Robert A. Mosher

5myshelves
Maio 3, 2007, 4:03 pm

#2
It's interesting to note that some people these days are put off by his cruelty in that book, and won't read further.

(Shakes head sadly.)

I think Fraser was 81 last month. I hope that he has many productive years to go.

#3
When I first read Flashman at the Charge I had just read The Reason Why by Woodham-Smith. That would have been enough to sell me on Flashman as history.

#4
I didn't know that reviewers had been caught. That's priceless. Probably the footnotes convinced them.
I was in England when one of the books came out, and passed one of the large book stores that had windows filled with Flashman posters and books. I was a very happy tourist!

6sloopjonb
Maio 3, 2007, 5:19 pm

I only read Tom Brown's Schooldays after reading Flashman - I thought it was an awful book, and only interesting at all because of the light it shed on Flashy's character. One of the reasons I like Flashman (apart from being funny and well-written) is because Fraser often sets his stories in almost entirely forgotten episodes of history. You wouldn't ever know we'd had an Empire from what I was taught at school.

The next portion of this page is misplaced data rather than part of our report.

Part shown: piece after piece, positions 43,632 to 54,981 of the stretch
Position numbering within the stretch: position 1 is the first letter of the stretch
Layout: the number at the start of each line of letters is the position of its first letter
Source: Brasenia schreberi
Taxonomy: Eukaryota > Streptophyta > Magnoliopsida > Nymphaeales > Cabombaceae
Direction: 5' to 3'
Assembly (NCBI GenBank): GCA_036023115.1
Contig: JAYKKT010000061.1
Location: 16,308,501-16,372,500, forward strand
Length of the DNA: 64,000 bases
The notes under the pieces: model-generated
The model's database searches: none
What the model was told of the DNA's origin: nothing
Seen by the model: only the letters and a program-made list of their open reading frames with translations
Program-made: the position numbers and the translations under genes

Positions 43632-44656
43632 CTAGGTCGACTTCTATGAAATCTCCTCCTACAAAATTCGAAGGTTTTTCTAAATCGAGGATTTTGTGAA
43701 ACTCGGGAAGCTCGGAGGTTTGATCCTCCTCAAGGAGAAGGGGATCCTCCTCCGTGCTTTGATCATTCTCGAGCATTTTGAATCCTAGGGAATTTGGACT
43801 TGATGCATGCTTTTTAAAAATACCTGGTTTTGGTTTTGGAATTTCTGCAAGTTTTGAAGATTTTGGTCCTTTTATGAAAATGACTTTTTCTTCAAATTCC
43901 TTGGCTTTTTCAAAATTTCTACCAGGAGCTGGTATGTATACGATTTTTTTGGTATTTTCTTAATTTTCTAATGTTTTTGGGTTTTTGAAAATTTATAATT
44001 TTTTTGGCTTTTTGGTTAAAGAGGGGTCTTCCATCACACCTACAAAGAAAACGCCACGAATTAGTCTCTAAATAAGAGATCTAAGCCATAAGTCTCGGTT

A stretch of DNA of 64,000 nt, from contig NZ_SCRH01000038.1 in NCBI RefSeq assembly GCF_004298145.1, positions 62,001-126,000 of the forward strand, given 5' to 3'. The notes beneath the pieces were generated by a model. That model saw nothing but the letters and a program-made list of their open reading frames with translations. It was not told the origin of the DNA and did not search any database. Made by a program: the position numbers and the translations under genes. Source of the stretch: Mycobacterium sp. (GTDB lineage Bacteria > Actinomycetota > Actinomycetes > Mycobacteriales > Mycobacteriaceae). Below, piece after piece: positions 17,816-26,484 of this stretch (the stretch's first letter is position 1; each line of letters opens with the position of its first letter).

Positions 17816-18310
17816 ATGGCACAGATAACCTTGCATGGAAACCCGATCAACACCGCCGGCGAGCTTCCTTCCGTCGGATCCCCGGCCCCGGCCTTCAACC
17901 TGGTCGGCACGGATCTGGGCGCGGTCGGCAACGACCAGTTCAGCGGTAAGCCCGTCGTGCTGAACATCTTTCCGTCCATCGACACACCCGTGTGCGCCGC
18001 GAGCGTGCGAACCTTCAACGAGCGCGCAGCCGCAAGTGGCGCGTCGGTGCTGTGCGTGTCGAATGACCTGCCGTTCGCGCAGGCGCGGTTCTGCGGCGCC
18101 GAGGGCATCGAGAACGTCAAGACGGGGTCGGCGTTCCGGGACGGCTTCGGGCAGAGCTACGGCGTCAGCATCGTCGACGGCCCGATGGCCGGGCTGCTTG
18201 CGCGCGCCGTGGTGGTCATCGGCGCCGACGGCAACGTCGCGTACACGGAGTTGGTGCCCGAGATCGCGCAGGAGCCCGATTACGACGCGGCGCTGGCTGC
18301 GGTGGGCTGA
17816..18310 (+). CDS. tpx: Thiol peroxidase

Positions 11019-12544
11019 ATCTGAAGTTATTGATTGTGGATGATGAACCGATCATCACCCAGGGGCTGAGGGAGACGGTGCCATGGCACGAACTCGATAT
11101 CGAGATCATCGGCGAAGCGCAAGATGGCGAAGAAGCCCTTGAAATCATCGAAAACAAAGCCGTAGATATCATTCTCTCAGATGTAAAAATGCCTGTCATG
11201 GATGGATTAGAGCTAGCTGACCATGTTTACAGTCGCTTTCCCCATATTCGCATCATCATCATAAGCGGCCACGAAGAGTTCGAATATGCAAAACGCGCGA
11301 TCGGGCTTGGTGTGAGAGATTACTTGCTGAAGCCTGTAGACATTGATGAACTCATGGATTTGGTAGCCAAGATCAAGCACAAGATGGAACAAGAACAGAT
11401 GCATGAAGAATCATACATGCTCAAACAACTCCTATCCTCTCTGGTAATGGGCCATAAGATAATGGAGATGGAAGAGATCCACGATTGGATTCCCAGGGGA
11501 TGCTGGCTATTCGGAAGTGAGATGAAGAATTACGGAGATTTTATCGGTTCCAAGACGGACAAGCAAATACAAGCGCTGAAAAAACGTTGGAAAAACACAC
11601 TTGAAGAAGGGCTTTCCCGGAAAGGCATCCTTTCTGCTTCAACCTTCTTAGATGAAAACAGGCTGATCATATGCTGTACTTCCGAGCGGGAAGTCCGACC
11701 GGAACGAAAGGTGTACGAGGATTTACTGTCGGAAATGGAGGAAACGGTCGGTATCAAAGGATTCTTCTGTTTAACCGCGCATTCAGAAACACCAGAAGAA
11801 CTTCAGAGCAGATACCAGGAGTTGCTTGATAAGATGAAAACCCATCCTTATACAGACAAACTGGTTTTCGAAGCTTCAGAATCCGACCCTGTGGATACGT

I don't think we'll ever see that Flashman in The Civil War book now, though.

7ocianain
Maio 3, 2007, 8:11 pm

New member here, I first heard of Flashman 30 years ago while reading a article by fantasy writer L Sprague DeCamp, he was discussing the different kind of heroes, on one end of the scale was Conan, the other, Flashman, he was of the opinion Flashy was a more realistic "hero". I've read him everr since.

MacDonald has also written a number of other fine books, The Steel Bonnets tells the story of the Scottish border people and Light on at Sign Post is a memoir, like all his work top notch. His reading reccommendations alone worth the price of the book, very powerful book.

8myshelves
Maio 3, 2007, 8:23 pm

9Trystorp
Maio 4, 2007, 12:43 am

I'm a long-time reader of historical fiction, but only picked up Flashman this year on a whim in my local bookstore. A month later I owned and had read the entire series.

Black Ajax is also most definitely worth a read. The different points of view and dialects in each chapter make it a fascinating book.

10Macbeth
Maio 4, 2007, 2:58 am

I can remember rejecting the thought of reading the Flashman series in my teens. At the time I was somewhat idealistic and preferred 1D heroic heroes in my novels.